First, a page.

The battle between legal sports betting and illegal offshore sports betting is hiding in plain sight in the US. Just look at this capture from yesterday’s episode of Lock It In:
Fox using odds from Bet Online dot Antigua. pic.twitter.com/bk3HkXYgs3
— Marc (@MeltzVegas) October 3, 2018
The 0-13 run of picks from host Clay Travis is now the second-least trustworthy thing to emerge from this young show. This is a betting program on Fox Sports, one of the largest broadcasters in the country, citing lines from an offshore sportsbook.
It gets even worse.
Fox apparently still is invested in DraftKings, so the graphic is promoting both the black market and a direct competitor. You have to imagine the folks at DK HQ are none too thrilled to see that.
What’s the problem?
Big casino companies like MGM and Caesars aren’t the only ones licking their chops at the prospect of widespread US sports betting. There’s DraftKings Sportsbook and FanDuel Sportsbook too, of course, but even they have a steep path to the summit.
Operators based in foreign countries have seen their stock rise since the US Supreme Court decision on sports betting. Many have been serving American customers for years, enjoying what amounted to a monopoly over the market. With plenty of time to refine their offerings, their platforms and prices are among the best available.
While offshore sites enjoy a myriad of benefits — lack of oversight and taxation among them — the law is not on their side. BetOnline might be legal in the gambling haven of Antigua, but it is violating federal law in the US.
The lack of understanding from the general public and the lack of alternatives to convert high-volume offshore bettors to the legal market pose a long-term threat to the new industry.
Illegal sportsbooks ramping up their efforts
Those pesky laws aren’t stopping unscrupulous offshore sportsbook operators from asserting themselves in the US. In fact, illegal brands seem to be appearing with unmatched frequency of late.
The number of Twitter accounts that tag offshore sportsbooks in tweets has reached epidemic proportions. I am sure it's just a coincidence.
— Dustin Gouker (@DustinGouker) September 25, 2018
Examples are worryingly easy to find.
Just this week, a Politico reporter cited the “latest Vegas betting line” for the 2020 presidential election. Political props are a dead giveaway you’re dealing with an offshore sportsbook; you won’t find them in Nevada or any other regulated US market. Those lines originate with an unregulated sportsbook based thousands of miles from Las Vegas.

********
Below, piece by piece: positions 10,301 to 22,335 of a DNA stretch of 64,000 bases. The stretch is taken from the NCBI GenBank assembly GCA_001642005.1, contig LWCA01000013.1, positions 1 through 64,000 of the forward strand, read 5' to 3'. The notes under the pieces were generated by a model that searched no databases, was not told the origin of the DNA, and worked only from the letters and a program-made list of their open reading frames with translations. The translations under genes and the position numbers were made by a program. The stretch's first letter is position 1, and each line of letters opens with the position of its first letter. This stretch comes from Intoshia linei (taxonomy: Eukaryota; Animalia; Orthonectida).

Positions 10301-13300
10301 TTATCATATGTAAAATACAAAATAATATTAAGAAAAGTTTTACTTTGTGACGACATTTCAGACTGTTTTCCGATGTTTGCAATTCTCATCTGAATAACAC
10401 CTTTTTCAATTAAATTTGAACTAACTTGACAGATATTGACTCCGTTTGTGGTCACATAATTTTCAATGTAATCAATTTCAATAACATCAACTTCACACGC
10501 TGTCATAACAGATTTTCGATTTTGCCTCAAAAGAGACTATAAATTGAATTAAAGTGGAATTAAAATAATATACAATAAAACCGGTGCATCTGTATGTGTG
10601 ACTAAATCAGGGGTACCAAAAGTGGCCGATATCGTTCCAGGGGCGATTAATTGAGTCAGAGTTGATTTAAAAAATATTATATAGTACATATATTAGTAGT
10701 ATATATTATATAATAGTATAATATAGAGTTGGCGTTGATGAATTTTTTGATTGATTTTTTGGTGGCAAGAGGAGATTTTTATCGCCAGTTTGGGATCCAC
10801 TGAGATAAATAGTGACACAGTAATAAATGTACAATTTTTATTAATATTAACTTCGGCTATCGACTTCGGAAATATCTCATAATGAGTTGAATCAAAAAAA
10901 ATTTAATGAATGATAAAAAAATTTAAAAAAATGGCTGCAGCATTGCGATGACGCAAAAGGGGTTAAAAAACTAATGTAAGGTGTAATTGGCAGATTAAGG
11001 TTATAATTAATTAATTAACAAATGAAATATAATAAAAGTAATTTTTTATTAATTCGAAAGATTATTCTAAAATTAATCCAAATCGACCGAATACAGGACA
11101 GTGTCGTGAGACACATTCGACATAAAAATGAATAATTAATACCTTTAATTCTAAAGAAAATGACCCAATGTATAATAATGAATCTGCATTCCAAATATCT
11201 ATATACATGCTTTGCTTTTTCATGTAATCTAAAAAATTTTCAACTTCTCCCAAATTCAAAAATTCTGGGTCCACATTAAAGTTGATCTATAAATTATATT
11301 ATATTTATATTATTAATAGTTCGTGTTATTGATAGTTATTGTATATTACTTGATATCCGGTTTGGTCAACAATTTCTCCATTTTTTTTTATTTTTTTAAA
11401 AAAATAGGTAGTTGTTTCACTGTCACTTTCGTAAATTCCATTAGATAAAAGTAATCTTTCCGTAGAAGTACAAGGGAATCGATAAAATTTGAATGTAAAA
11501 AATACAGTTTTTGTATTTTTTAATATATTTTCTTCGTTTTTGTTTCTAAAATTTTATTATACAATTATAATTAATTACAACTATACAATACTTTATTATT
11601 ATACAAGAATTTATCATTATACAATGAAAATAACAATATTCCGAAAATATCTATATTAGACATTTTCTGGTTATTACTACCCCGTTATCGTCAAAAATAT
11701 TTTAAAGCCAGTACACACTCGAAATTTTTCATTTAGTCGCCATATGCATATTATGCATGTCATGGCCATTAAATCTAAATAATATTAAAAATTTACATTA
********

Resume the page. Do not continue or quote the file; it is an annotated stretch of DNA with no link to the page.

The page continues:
Pro Football Focus drew some recent ire for misunderstanding the legality of one of its sponsors, too.
I believe so
— George Chahrouri (@PFF_George) August 29, 2018
Newsflash: it’s not.
Even the leader of the free world gave an offshore book an unexpected bump in the national spotlight.
A shared responsibility to shun illegal options
You’d expect a data scientist or the president of the country to know better, but reporters generally can be forgiven for citing these lines. Many simply don’t know the difference yet, and offshore sportsbook companies are doing everything they can to keep it that way.
It’s the books themselves that are the bad actors here.
They publicly portray their products as viable alternatives, working hard to camouflage themselves among the regulated industry. They spend money to sponsor television programs and place their brands on Twitter accounts with a blue check mark and a big following.
There’s plenty of blame to go around, and the federal government deserves a slice, too. Although the Department of Justice intervened to shut down illegal online poker sites in 2011, it hasn’t yet put offshore sportsbooks in its crosshairs. A quick internet search for betting options in the US still turns up mostly illegal, offshore sites.
With more states moving toward legalization, more regulators and revenue departments are learning the extent of the problem. The head regulator for NJ sports betting, David Rebuck, says his agency has identified at least 108 illegal sports betting websites operating in the US.
Rebuck expressed a desire to address the black market, but the federal government might be the only entity with the capacity to rip out the problem at the roots. Although the industry has no appetite for federal oversight, operators could certainly get behind a broad effort to eliminate their most threatening competitors.